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AWS: Managing Access to Identity Center Groups

In this tutorial, you'll learn how to configure Grant Kits to automate access requests to an AWS Identity Center Group by attaching AWS Identity Center Group Membership resources. This use case models Role-Based Access Control (RBAC) using AWS Identity Center Groups.
This example has two accounts and two groups; we model access to a Staging and a Production account. Here we have two groups: R&D and Prod Access. Members of the R&D groups are allowed full access to resources within the Staging account and read-only access to resources within the Production Account. Members of the Prod Access group are given full access to EC2 and S3 inside the Production Account.
We will be using Abbey to allow a user to request EC2 or S3 access to the Production account by being adding them to the Prod Access group.

Before you start

  1. 1.
    Make sure you have:
  2. 2.
    Make sure you setup:

Step 1: Create Accounts Resources

The starter kit has two example accounts, Staging and Production, to get you started.
accounts.tf
resource "aws_organizations_account" "staging" {
name = "Staging"
- email = "[email protected]" #CHANGEME
+ email = "[email protected]" # Use the email of an account in Identity Center.
}
resource "aws_organizations_account" "production" {
name = "Production"
- email = "[email protected]" #CHANGEME
+ email = "[email protected]" # Use the email of an account in Identity Center.
}

Step 2: Configure your Grant Kit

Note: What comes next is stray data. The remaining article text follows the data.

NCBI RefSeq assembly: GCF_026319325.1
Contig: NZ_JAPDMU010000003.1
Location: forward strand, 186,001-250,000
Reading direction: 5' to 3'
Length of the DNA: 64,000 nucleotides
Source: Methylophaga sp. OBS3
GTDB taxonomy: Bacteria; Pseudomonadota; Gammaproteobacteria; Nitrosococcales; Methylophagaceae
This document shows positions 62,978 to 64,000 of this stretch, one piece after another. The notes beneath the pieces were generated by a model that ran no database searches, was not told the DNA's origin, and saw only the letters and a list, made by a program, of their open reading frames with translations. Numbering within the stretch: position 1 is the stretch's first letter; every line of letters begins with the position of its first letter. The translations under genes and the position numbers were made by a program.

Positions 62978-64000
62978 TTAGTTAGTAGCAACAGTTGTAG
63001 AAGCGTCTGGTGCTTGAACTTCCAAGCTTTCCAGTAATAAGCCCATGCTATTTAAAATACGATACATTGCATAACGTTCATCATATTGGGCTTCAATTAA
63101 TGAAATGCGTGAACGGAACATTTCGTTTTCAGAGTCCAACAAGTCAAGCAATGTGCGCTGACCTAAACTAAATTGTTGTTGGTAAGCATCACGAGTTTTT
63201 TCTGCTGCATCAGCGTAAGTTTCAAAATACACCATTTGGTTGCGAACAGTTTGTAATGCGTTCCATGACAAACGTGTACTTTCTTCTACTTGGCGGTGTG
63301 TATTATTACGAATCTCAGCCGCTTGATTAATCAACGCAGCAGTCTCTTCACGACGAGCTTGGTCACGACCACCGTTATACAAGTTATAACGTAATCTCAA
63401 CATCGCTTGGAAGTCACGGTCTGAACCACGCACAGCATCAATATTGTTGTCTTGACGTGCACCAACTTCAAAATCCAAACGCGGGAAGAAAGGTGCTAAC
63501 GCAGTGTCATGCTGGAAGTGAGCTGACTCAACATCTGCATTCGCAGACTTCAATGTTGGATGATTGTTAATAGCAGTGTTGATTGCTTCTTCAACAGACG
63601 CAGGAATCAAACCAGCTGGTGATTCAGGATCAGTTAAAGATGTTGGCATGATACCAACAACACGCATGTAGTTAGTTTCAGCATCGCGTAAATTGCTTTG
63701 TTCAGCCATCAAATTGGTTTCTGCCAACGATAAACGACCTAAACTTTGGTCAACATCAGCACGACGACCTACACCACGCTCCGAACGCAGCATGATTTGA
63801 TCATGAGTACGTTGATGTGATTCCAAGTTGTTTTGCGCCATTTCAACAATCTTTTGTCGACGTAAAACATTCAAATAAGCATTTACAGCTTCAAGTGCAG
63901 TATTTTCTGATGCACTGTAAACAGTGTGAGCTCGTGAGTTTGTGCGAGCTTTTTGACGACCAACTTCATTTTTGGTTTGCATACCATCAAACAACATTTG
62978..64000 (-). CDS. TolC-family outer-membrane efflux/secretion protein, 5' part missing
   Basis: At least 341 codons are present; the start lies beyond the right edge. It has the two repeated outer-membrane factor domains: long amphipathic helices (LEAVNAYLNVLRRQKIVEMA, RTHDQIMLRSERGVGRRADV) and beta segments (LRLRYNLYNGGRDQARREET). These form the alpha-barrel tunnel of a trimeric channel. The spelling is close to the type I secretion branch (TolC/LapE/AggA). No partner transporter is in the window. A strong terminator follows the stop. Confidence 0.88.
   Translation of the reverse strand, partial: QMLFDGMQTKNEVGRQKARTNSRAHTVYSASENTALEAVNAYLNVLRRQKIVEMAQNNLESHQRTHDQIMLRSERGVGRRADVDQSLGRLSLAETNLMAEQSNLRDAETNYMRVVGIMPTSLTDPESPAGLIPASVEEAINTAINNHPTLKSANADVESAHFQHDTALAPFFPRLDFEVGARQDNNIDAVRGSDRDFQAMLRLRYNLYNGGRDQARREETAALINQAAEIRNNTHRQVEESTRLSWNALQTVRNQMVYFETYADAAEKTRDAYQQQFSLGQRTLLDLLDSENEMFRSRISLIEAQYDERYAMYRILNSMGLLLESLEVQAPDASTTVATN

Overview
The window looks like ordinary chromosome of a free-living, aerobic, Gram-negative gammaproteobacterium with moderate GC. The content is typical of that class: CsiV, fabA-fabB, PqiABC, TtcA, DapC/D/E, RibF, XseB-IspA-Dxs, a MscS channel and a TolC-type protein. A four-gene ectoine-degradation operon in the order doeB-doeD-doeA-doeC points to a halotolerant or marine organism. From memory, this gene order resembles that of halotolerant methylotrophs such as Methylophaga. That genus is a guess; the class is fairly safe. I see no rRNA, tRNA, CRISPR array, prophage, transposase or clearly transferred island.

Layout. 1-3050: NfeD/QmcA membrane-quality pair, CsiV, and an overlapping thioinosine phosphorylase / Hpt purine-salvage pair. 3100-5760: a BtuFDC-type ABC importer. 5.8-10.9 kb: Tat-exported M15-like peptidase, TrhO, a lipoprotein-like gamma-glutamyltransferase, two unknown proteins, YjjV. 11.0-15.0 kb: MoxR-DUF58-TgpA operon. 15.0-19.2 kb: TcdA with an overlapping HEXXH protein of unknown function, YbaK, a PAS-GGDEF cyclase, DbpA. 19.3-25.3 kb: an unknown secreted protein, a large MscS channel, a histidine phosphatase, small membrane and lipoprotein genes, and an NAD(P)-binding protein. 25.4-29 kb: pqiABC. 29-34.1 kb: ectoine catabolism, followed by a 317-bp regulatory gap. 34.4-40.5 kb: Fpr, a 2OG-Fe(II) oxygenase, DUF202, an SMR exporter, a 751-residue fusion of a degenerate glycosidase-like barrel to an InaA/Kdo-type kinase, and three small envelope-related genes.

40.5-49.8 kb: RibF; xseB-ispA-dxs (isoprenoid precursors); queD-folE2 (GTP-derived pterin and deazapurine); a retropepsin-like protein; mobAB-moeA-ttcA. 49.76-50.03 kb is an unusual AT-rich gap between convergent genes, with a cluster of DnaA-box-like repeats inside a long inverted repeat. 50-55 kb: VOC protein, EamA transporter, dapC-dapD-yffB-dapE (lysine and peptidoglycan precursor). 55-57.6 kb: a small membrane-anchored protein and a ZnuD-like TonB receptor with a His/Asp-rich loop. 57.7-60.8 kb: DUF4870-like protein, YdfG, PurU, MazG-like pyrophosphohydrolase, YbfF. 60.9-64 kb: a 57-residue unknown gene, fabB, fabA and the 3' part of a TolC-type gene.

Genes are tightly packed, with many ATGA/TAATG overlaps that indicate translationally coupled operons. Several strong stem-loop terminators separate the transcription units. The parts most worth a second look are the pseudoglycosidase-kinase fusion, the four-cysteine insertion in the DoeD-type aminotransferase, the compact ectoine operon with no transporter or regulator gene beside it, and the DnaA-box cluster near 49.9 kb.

Configure Output

Grant Kits rely on your GitHub account and repository name to output access changes, which we'll set through Terraform local variables. Update the locals block in main.tf with your account_name and repo_name
main.tf
locals {
account_name = "" #CHANGEME
repo_name = "" #CHANGEME
...
}

Configure Reviewers

Workflow defines who should approve an access request.
Let's update the reviewers block by adding yourself as the reviewer by switching [email protected] with the email address you use to sign into Abbey.
main.tf
resource "abbey_grant_kit" "..." {
...
workflow = {
steps = [
{
reviewers = {
- one_of = ["[email protected]"] # CHANGEME
+ one_of = ["[email protected]"]
Now you'll need to link AWS Identity Center with Abbey.
curl -X POST \
-H "Authorization: Bearer $ABBEY_API_TOKEN" \
-H 'Content-Type: application/json' \
https://api.abbey.io/v1/users/<user_id>/apps \
-d '{"type": "aws_identitystore", "data": {"id": "<your AWS Identity Center user ID>"}}'

Step 4: Deploy Your Starter Kit

First, add your GitHub-related secrets to your repo's repository secrets:
  • AWS_ACCESS_KEY_ID
  • AWS_SECRET_ACCESS_KEY
  • ABBEY_TOKEN
You can find the AWS keys in your AWS account.
The ABBEY_TOKEN is your API token.
What should it look like?
To deploy your Starter Kit, follow instructions from Deploy Your Grant Kit.

Step 5: Automate Access Management

🎉
Congratulations! Abbey is now managing permissions to your Resource for you.
🎉
You can now start requesting and approving access by following the Request Access and Approve or Deny Access Requests guides.
Abbey strives to help you automate and secure access management without being intrusive.
To that end, this Pull Request contains native Terraform HCL code using normal open source Terraform Provider libraries. It represents the permissions change. In this case, it's just a simple creation of a new Terraform Resource.
After approving the request, you should be able to see that the Identity Center User has been added to the Group in the AWS Identity Center console, and that they have an associated AWS Identity Center Permission Set for the account where the assignment was made.
Read-Only Access to the Production account for this user

Next Steps

To learn more about what Resources you can configure, try one of our Step-by-Step Tutorials.
For more information on how Abbey works, visit the Key Concepts or Grant Kits page.